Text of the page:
Asian stocks rose Tuesday. In Hong Kong, the Hang Seng Index added 0.3%, ending the day at 22,268. In China, the Shanghai Composite Index rose 0.1% to 3,179 and in Japan, the Nikkei Index closed up 0.6% at 9,871.

Shares in Chinese drug companies soared as the number of reported swine flu cases swelled to nearly 60,000, and the death toll rose to 30. So far 8.7 million Chinese have been vaccinated, according to Agence France Presse, and China's Ministry of Health has ordered that vaccine makers step up production in order to vaccinate even more of the country's enormous population. Henan Taloph Pharmaceutical jumped to its 10% daily limit, Shenzhen Neptunus Bioengineering climbed 6.17% and Hualan Biological Engineering rose 2.0%.
Chinese property shares spiked today, with Poly Real Estate Group soaring 2.9% after saying property sales had risen 155% so far this year. Gemdale Corp. posted a 2.1% gain for the day, claiming its sales had increased 84% this year.

Hong Kong-listed shares of Chinese carmakers surged today, after a report said that October car sales in China soared 76% in October as compared to a year ago. Qingling Motors, which makes Isuzu trucks, rocketed up 32% and Brilliance China Automotive (BCAHY) climbed 15%. Geely Automobile (GELYF), which has made a $2 billion bid to buy Volvo from Ford, soared 7.6%.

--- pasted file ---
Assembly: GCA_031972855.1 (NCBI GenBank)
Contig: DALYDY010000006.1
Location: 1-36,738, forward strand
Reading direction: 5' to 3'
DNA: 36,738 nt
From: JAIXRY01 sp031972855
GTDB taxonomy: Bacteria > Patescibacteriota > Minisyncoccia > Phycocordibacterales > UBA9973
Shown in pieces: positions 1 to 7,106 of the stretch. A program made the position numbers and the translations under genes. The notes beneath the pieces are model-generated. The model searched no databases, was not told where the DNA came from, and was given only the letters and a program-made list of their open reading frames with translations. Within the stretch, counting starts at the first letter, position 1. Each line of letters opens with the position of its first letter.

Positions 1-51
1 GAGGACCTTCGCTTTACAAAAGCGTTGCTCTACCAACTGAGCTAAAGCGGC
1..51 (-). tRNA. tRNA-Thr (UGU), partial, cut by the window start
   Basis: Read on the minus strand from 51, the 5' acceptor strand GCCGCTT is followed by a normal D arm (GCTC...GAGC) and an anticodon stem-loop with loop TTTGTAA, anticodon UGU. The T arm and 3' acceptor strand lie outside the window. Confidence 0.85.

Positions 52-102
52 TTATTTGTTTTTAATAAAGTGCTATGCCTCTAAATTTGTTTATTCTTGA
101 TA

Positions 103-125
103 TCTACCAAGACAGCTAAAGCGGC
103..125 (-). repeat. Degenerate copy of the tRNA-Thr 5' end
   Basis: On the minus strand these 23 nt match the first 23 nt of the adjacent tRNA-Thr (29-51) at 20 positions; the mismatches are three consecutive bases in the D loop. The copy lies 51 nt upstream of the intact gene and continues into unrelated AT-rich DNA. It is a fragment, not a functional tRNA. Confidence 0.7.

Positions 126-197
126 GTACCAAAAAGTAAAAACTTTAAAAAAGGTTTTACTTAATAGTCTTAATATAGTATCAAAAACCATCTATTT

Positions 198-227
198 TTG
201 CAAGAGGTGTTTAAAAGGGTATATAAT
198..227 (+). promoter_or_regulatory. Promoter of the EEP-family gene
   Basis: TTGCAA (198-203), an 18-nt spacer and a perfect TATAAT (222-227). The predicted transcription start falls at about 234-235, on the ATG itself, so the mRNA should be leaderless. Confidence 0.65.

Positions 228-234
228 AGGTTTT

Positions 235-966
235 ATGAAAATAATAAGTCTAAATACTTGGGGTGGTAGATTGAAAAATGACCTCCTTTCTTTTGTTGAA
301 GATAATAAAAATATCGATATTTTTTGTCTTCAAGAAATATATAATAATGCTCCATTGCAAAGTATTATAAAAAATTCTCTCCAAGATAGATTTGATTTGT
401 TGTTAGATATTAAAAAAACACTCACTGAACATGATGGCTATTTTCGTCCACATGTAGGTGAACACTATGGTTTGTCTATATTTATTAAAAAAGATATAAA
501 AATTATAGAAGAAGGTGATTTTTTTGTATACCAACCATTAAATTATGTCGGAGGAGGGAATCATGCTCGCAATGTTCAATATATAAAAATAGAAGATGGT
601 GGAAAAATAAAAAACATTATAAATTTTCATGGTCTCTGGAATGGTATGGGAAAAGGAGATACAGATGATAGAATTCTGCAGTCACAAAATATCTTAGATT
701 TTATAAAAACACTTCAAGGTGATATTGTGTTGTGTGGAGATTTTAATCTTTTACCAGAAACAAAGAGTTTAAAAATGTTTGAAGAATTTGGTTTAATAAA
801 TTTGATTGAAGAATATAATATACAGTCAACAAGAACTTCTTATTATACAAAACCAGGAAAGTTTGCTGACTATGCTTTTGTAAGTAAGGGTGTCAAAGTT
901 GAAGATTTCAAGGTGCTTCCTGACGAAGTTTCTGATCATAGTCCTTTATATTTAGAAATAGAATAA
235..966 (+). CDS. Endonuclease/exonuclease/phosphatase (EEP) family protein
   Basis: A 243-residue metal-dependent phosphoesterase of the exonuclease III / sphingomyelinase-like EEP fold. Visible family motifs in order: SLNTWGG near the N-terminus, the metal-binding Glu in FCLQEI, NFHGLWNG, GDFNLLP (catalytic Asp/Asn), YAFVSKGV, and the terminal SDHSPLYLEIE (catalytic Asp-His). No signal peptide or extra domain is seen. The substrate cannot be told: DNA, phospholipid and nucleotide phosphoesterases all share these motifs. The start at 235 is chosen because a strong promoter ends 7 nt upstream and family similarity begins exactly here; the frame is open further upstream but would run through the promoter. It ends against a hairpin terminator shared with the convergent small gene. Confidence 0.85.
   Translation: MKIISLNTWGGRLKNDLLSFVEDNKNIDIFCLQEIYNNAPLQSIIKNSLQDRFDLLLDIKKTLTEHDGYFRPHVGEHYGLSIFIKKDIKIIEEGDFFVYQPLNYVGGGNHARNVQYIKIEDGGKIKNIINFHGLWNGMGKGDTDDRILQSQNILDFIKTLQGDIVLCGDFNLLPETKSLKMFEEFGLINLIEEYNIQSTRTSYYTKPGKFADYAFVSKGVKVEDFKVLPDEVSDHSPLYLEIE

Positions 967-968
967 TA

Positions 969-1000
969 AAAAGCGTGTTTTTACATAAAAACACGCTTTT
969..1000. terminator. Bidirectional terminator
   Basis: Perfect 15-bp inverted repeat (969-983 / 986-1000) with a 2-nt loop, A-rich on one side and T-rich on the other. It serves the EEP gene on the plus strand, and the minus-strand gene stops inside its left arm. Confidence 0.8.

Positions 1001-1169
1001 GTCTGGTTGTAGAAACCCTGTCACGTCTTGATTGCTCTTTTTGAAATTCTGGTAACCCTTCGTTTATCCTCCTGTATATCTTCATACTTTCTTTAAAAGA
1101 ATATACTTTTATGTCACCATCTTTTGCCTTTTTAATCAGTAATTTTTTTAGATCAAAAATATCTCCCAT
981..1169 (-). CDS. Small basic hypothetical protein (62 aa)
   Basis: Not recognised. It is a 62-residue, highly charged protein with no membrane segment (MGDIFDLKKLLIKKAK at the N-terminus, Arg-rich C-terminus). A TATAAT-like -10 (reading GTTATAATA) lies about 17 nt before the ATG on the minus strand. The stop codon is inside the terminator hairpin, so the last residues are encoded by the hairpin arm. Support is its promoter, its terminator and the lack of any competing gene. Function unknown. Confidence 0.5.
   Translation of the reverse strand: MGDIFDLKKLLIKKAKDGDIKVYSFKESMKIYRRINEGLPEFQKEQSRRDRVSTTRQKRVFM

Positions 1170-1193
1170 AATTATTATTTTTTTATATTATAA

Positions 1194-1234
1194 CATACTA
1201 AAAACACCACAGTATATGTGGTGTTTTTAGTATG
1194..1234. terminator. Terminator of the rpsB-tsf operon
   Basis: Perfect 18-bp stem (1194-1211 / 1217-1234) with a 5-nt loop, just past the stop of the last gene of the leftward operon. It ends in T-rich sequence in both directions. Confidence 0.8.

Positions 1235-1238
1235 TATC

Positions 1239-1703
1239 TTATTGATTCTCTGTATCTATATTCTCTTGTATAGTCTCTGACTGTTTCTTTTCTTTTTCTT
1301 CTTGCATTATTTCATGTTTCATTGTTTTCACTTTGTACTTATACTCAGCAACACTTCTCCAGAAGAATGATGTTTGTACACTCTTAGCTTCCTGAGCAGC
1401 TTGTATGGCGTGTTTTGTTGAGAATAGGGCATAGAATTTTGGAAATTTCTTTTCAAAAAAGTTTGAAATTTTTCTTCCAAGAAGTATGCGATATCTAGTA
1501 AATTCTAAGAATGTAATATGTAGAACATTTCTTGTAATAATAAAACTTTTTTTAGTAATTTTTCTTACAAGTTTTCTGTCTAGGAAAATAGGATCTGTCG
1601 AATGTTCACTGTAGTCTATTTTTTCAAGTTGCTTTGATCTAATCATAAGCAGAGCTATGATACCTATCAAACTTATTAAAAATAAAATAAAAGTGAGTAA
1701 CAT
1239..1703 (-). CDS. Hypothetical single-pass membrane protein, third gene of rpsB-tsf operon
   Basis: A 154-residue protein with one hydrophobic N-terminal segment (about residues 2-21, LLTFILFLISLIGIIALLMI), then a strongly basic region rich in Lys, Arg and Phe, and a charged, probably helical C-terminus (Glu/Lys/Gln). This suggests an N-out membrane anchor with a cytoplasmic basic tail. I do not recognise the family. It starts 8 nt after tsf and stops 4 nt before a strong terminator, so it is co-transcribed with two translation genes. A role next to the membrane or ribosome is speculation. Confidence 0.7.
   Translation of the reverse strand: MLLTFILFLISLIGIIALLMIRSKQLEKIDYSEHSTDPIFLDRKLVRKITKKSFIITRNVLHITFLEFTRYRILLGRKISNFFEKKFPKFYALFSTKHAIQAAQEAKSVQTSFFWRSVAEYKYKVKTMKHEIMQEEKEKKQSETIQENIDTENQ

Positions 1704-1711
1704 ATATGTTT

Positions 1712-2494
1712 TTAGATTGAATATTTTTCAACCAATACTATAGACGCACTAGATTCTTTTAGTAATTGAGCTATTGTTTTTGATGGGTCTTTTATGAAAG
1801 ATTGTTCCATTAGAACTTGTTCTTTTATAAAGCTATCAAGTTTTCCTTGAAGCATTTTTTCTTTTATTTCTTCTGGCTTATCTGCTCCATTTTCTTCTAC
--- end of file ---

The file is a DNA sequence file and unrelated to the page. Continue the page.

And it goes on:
China Strategic Holdings (CSGGF), a battery maker and property investor shot up 78% in Hong Kong today, announcing firm plans to finance the purchase of Nan Shan Life Insurance. The company, which is controlled by several Hong Kong tycoons, also appointed an ex-Hong Kong government official to run the company, according to the Wall Street Journal.

In Tokyo, banking shares rose with Sumitomo Mitsui Financial Group (SMFJY) climbing 3.6% and Mitsubishi UFJ Financial Group (MTU), gaining 2.7%.

Japan Tobacco (JAPAF) shares rose 4.4% as the company predicts it will make money on currency gains. It also reported an increase in market share for its Camel and Winston brands. Despite a decline in the number of overseas smokers, in Japan smoking is still ubiquitous. It is estimated that nearly 50% of Japanese men smoke and non-smoking areas are hard to come by, even in family-oriented restaurants. In these stressful times, perhaps those who smoke, are just smoking more.

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